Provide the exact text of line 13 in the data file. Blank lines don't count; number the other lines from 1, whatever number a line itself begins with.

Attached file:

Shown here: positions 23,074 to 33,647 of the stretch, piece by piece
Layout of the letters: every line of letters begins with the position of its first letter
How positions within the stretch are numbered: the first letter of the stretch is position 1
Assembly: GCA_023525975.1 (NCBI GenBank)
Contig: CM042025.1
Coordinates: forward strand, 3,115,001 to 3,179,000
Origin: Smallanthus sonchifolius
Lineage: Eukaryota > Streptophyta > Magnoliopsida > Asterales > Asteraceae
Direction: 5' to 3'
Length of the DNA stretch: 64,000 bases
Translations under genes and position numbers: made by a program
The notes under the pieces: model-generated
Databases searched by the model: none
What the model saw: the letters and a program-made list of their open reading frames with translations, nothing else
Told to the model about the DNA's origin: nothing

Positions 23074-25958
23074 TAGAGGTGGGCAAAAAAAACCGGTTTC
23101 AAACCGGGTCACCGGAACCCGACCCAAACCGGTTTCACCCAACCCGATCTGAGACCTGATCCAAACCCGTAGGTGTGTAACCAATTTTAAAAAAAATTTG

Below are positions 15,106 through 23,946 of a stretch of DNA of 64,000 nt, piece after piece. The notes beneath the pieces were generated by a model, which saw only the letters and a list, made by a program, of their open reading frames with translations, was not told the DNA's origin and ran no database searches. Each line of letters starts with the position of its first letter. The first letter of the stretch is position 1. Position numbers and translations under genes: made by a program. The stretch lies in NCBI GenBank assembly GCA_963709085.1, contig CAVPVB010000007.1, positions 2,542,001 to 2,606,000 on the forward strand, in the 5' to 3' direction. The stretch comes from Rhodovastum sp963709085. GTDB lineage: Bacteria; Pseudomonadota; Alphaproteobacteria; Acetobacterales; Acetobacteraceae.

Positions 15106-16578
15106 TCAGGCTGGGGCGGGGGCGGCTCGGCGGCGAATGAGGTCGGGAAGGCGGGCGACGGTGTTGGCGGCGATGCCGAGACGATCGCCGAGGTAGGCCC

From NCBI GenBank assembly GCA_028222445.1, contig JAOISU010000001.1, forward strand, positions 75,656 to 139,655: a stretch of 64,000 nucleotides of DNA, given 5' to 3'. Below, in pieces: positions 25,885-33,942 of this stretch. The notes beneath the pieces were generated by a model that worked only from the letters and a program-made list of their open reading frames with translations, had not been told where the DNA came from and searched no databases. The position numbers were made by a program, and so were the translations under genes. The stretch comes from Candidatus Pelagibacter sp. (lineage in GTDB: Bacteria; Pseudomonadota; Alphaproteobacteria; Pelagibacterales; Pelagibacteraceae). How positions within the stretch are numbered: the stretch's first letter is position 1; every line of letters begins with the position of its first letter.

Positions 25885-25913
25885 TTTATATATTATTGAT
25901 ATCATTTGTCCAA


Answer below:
Databases searched by the model: none